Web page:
Elizabeth Benavides learned several important lessons as she worked toward her PhD in animal sciences at the University of Missouri – although she admitted a few of those lessons were more fun than others.
Benavides participated in a couple of different research projects while at Mizzou. She said her research didn’t always go to plan.
“Honestly, my research resulted in quite a bit of failure,” Benavides said. “But that’s part of the research experience and part of the learning process. I didn’t end up with any major research papers or crazy findings. What I did learn, though, was how to persevere in the face of failure.”
Mizzou wasn’t originally on Benavides’ radar when she was searching for PhD programs. She earned her bachelor’s degree in agriculture and her master’s degree in animal science, both from Texas A&M University-Kingsville. While completing her master’s degree, Benavides made the decision to pursue her PhD. She was set on attending Colorado State University but was encouraged to apply to a few other universities as well. She had collaborated with University of Missouri professors during her master’s research and decided to reach out about potential projects.
“During my interview at MU, I felt an instant connection,” Benavides said. “There was an instant rapport and it seemed like such a natural fit. At that moment, everything got thrown on its head. I switched courses and made the decision to attend Mizzou.”
Benavides’ projects at Mizzou focused on developing methods of measuring multiple products in livestock blood samples simultaneously. She worked with a variety of technologies throughout her research.
“There was a lot of troubleshooting for sure,” Benavides said. “We were trying new things that really didn’t have a reference for us to pull from. While we did encounter some problems, we did see some successes, which were really exciting.”
Benavides grew up in the Dallas suburbs and developed a passion for animals at a young age. She had a goal of becoming a veterinarian and chose the pre-veterinary track at Texas A&M University-Kingsville when she began her collegiate career. She quickly learned, though, that path wasn’t quite right for her.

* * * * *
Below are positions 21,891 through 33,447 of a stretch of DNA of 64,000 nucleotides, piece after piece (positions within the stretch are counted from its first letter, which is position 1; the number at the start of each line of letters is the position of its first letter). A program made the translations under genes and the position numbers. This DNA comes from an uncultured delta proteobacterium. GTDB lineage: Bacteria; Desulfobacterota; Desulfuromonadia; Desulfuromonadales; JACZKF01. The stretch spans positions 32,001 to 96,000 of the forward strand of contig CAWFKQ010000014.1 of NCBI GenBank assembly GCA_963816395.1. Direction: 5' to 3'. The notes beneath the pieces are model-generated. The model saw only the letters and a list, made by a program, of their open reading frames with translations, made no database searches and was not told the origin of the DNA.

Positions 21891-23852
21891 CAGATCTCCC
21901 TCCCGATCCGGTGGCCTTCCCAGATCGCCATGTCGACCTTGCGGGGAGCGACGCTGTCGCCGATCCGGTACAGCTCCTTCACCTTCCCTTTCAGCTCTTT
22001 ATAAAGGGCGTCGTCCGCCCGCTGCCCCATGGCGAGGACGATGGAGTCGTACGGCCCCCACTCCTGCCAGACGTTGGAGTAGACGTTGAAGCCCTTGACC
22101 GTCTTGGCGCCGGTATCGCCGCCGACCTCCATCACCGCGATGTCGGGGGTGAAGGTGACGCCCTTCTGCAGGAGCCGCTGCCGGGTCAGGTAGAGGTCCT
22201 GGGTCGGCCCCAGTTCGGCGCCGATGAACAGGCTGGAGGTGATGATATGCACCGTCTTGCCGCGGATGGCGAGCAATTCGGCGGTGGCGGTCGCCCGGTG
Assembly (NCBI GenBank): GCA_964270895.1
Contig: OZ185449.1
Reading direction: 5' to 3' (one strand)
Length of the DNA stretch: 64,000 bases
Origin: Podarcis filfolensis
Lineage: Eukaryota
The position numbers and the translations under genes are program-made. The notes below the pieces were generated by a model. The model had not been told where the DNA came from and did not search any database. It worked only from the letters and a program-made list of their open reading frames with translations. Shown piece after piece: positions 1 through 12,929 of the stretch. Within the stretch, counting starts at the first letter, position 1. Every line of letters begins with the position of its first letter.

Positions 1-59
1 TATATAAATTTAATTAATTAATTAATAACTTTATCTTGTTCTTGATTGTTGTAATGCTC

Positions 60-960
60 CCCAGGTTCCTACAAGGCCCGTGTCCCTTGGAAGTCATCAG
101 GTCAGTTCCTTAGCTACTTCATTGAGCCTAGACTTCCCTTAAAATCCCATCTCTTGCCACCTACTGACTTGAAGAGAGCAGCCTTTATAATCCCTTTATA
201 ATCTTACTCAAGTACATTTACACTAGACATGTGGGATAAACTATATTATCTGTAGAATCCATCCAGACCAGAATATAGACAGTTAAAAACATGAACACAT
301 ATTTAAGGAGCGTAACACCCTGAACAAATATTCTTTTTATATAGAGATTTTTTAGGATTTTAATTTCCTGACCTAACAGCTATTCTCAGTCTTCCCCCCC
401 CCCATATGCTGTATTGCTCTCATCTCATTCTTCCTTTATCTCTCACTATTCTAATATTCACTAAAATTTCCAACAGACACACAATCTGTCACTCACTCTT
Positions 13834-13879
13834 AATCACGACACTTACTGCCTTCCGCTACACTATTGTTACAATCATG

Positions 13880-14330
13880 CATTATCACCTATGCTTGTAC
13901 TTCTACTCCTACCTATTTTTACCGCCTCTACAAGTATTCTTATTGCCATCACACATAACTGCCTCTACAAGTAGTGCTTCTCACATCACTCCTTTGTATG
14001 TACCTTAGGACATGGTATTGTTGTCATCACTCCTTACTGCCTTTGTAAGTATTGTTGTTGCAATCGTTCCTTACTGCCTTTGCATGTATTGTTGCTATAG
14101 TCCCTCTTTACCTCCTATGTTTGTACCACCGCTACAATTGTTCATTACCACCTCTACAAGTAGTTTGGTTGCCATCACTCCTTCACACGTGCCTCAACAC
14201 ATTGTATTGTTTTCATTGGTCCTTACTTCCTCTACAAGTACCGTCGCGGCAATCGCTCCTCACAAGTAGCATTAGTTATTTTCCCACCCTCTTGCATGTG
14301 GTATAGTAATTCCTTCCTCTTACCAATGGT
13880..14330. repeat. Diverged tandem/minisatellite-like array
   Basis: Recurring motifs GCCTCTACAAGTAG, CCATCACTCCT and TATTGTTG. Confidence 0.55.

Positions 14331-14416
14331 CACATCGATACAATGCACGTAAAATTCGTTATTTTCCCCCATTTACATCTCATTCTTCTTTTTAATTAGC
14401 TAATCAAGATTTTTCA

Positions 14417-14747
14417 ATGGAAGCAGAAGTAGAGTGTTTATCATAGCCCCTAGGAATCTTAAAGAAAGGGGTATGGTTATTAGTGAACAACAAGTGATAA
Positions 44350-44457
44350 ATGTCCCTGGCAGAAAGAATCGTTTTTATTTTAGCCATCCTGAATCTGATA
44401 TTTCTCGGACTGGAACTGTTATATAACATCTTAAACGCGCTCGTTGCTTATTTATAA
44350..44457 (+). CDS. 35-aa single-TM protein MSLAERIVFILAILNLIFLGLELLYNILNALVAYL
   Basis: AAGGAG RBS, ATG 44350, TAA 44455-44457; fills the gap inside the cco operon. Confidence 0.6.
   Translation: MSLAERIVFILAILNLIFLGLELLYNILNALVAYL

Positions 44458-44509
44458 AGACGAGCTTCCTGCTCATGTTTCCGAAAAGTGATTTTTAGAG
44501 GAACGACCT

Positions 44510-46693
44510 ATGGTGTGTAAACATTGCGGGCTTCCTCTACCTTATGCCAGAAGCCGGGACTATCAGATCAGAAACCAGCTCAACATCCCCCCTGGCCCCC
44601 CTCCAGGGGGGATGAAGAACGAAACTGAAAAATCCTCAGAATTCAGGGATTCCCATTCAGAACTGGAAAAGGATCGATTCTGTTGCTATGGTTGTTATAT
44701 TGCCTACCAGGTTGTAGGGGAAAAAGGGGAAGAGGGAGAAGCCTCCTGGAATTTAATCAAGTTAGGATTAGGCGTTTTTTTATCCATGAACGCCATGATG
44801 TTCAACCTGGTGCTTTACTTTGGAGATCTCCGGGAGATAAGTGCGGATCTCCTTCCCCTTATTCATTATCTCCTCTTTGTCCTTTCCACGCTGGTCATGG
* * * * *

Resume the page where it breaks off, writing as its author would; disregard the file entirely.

“I wasn’t sure which direction I wanted to go,” Benavides said. “One of my professors offered me an opportunity in their laboratory, and I decided to take a chance on it. I’m so glad I made the decision to jump into research, as I found something that I was very passionate about.”
Benavides said her master’s work was a transformative experience. She gained vital hands-on learning experiences, specifically with goats, that showcased a different side of animal sciences – one that she hadn’t seen before. She soon became an expert at collecting blood and tissue samples from a variety of livestock species.
It was during that time that Benavides also realized she had an interest in teaching.
“I was a teaching assistant for a course and one of the students was struggling a bit,” Benavides said. “During one class period we were out at the farm, and I worked a lot with this student on blood collection and sampling processes. He got the hang of it after a bit and was in awe of his accomplishment. He was telling all of his friends that they needed to have me help them as well. It was incredibly rewarding to play a role in that. I knew then that I wanted to help connect students with animals.”